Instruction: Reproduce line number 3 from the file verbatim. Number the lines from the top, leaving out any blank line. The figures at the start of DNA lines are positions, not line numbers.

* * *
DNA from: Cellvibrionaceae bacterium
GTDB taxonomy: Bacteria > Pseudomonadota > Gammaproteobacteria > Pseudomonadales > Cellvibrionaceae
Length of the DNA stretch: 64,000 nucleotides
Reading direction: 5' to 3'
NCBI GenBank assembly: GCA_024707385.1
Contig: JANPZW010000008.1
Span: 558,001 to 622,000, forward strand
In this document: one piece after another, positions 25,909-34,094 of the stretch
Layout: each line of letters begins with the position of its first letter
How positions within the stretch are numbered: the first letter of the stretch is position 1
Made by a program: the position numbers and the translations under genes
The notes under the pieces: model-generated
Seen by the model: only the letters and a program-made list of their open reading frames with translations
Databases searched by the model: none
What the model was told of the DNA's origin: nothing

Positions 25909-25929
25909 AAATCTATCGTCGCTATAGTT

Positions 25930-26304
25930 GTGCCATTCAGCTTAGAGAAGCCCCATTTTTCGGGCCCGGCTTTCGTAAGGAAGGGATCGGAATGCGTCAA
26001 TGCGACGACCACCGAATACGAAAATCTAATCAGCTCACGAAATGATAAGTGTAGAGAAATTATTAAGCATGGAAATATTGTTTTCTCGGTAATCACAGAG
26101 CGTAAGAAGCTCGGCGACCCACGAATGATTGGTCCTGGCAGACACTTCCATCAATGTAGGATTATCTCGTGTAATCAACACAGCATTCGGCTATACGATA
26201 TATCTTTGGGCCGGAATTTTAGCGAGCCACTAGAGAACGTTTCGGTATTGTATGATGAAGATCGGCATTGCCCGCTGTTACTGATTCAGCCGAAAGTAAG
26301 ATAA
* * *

Length of the DNA stretch: 64,000 nucleotides